Here’s how Woodard explains cultural regions within North America, particularly in the US:
Yankeedom: Founded by Puritans, residents in Northeastern states and the industrial Midwest tend to be more comfortable with government regulation. They value education and the common good more than other regions.
New Netherland: The Netherlands was the most sophisticated society in the Western world when New York was founded, Woodard writes, so it’s no wonder that the region has been a hub of global commerce. It’s also the region most accepting of historically persecuted populations.
The Midlands: Stretching from Quaker territory west through Iowa and into more populated areas of the Midwest, the Midlands are “pluralistic and organized around the middle class.” Government intrusion is unwelcome, and ethnic and ideological purity isn’t a priority.
Tidewater: The coastal regions in the English colonies of Virginia, North Carolina, Maryland and Delaware tend to respect authority and value tradition. Once the most powerful American nation, it began to decline during Westward expansion.
Greater Appalachia: Extending from West Virginia through the Great Smoky Mountains and into Northwest Texas, the descendants of Irish, English and Scottish settlers value individual liberty. Residents are “intensely suspicious of lowland aristocrats and Yankee social engineers.”
Deep South: Dixie still traces its roots to the caste system established by masters who tried to duplicate West Indies-style slave society, Woodard writes. The Old South values states’ rights and local control and fights the expansion of federal powers.
El Norte: Southwest Texas and the border region is the oldest, and most linguistically different, nation in the Americas. Hard work and self-sufficiency are prized values.
The Left Coast: A hybrid, Woodard says, of Appalachian independence and Yankee utopianism loosely defined by the Pacific Ocean on one side and coastal mountain ranges like the Cascades and the Sierra Nevadas on the other. The independence and innovation required of early explorers continues to manifest in places like Silicon Valley and the tech companies around Seattle.
The Far West: The Great Plains and the Mountain West were built by industry, made necessary by harsh, sometimes inhospitable climates. Far Westerners are intensely libertarian and deeply distrustful of big institutions, whether they are railroads and monopolies or the federal government.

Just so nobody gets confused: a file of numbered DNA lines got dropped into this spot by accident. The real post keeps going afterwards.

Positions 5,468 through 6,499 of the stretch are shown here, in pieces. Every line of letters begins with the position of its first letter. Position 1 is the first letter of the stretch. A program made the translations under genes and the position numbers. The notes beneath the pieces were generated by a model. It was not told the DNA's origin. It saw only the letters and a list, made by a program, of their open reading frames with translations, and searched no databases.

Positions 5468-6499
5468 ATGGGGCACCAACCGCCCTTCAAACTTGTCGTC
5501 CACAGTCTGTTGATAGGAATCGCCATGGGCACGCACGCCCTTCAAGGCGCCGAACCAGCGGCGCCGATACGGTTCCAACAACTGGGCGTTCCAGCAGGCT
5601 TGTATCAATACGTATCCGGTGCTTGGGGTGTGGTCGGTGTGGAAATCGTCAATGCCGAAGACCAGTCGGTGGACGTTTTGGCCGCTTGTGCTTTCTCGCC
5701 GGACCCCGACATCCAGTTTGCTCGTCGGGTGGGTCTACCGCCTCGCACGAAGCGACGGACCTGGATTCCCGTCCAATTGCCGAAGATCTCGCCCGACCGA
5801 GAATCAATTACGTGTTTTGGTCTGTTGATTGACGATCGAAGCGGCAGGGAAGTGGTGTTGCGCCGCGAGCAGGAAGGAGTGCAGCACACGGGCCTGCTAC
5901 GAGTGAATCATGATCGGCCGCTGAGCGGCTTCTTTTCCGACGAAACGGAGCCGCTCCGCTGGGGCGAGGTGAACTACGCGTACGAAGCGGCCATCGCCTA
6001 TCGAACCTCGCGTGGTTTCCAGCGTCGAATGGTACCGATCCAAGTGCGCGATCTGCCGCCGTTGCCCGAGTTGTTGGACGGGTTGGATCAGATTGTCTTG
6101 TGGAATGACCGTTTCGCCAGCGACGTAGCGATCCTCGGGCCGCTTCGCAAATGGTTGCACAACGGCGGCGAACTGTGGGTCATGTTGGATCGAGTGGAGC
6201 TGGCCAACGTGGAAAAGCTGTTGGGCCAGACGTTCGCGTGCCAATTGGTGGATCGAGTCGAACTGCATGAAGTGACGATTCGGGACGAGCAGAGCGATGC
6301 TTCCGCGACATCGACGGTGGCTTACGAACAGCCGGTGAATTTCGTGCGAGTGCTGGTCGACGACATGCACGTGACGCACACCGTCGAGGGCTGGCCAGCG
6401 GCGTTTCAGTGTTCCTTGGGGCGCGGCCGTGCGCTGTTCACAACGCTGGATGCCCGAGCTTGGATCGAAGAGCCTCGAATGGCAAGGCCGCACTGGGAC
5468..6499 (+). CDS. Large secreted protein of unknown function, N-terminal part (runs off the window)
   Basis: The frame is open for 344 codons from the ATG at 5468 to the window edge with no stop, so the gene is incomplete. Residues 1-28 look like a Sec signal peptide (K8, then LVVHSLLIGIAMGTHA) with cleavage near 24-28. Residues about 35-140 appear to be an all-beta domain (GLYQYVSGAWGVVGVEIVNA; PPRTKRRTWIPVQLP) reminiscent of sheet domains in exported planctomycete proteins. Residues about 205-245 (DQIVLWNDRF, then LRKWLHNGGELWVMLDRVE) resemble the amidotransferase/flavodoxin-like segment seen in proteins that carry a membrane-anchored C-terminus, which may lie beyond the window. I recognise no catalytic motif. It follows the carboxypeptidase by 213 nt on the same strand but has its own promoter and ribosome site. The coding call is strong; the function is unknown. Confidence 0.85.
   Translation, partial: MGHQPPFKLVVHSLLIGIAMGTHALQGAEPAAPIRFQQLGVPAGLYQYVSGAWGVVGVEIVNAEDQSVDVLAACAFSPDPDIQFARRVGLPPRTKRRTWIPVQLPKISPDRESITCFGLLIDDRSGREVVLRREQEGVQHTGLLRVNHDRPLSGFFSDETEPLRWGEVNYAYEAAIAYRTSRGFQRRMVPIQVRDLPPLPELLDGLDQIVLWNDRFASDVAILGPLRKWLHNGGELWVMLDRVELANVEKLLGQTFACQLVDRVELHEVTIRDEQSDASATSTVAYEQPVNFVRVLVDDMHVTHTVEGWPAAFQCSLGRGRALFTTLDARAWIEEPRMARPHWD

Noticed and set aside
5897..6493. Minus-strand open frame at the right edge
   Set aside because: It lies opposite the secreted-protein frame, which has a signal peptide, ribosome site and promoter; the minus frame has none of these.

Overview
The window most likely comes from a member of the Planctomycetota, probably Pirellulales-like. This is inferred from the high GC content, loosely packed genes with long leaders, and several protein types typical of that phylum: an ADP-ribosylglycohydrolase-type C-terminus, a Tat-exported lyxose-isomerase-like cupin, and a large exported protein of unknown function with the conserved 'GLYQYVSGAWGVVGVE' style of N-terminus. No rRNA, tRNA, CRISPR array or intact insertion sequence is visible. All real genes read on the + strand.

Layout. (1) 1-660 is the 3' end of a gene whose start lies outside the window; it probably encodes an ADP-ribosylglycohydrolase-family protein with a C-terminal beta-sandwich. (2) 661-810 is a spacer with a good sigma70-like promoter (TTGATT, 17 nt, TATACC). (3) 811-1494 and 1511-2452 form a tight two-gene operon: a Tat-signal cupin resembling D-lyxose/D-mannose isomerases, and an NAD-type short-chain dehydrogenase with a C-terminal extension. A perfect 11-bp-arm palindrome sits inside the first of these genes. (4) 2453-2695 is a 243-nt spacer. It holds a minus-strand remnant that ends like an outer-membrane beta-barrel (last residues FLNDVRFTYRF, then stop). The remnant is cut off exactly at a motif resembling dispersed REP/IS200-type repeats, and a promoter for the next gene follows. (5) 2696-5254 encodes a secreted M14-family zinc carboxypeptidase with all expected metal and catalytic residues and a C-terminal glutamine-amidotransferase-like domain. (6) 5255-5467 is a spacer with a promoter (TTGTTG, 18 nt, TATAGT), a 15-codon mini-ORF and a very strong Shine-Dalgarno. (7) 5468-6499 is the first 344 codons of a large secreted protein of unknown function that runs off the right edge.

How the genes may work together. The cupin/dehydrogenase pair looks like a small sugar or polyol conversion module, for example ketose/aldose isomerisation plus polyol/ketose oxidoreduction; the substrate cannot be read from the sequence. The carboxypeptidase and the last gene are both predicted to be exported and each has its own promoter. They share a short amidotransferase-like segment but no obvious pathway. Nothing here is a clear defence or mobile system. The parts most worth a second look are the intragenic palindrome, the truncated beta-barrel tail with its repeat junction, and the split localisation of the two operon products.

New France: Former French colonies in and around New Orleans and Quebec tend toward consensus and egalitarian, “among the most liberal on the continent, with unusually tolerant attitudes toward gays and people of all races and a ready acceptance of government involvement in the economy,” Woodard writes.
First Nation: The few First Nation peoples left — Native Americans who never gave up their land to white settlers — are mainly in the harshly Arctic north of Canada and Alaska. They have sovereignty over their lands, but their population is only around 300,000.
Beyond the social and political clashes between US cultures, these differences can cause strife within regions. States in the Deep South, Tidewater, The Far West, and Greater Appalachia have notably higher rates of violent crimes than those in Yankeedom and New Netherland. States with increased violence tend to have cultures that value independence and self-determination while less violent states are more likely to allow government intervention.
How do your experiences working with North Americans (particularly US Americans) relate to Colin Woodard’s perspective? What sort of cultural differences do you notice between different regions?
*The demonym for people from the US is American but many Americans are technically incorrect when referring to the United States as simply “America”. The Americas, however, usually refers to all of North and South America.
At that rate, an individual could rake in $33,000 a year while not working a single day. According to Public Radio International, this may soon be a reality for all Swiss nationals. Because of a petition passed around by a grassroots organization, Switzerland must now vote on whether or not to provide all adults with a generous base income.
No strings attached. In Switzerland, any public petition that receives 100,000 or more signatures must be voted on and in a culture known for following the rules — this one is no exception.